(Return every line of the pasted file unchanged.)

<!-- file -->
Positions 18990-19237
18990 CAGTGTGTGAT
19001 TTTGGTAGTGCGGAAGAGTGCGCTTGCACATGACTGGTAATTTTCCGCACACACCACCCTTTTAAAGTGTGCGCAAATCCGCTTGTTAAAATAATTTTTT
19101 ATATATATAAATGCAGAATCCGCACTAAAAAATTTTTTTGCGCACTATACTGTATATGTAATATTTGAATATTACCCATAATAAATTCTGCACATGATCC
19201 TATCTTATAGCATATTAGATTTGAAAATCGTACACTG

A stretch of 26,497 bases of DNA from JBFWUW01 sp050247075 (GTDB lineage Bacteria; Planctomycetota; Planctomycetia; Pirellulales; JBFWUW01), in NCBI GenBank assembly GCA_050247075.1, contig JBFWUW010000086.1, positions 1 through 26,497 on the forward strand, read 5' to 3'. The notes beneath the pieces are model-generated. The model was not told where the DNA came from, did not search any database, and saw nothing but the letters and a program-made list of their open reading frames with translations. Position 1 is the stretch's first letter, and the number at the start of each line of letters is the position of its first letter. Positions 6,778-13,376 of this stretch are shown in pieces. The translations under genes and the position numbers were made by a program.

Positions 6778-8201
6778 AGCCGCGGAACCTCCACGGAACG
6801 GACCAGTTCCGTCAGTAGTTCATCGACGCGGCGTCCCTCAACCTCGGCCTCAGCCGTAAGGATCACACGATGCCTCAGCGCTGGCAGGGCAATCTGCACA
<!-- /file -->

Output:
Positions 18990-19237
18990 CAGTGTGTGAT
19001 TTTGGTAGTGCGGAAGAGTGCGCTTGCACATGACTGGTAATTTTCCGCACACACCACCCTTTTAAAGTGTGCGCAAATCCGCTTGTTAAAATAATTTTTT
19101 ATATATATAAATGCAGAATCCGCACTAAAAAATTTTTTTGCGCACTATACTGTATATGTAATATTTGAATATTACCCATAATAAATTCTGCACATGATCC
19201 TATCTTATAGCATATTAGATTTGAAAATCGTACACTG

A stretch of 26,497 bases of DNA from JBFWUW01 sp050247075 (GTDB lineage Bacteria; Planctomycetota; Planctomycetia; Pirellulales; JBFWUW01), in NCBI GenBank assembly GCA_050247075.1, contig JBFWUW010000086.1, positions 1 through 26,497 on the forward strand, read 5' to 3'. The notes beneath the pieces are model-generated. The model was not told where the DNA came from, did not search any database, and saw nothing but the letters and a program-made list of their open reading frames with translations. Position 1 is the stretch's first letter, and the number at the start of each line of letters is the position of its first letter. Positions 6,778-13,376 of this stretch are shown in pieces. The translations under genes and the position numbers were made by a program.

Positions 6778-8201
6778 AGCCGCGGAACCTCCACGGAACG
6801 GACCAGTTCCGTCAGTAGTTCATCGACGCGGCGTCCCTCAACCTCGGCCTCAGCCGTAAGGATCACACGATGCCTCAGCGCTGGCAGGGCAATCTGCACA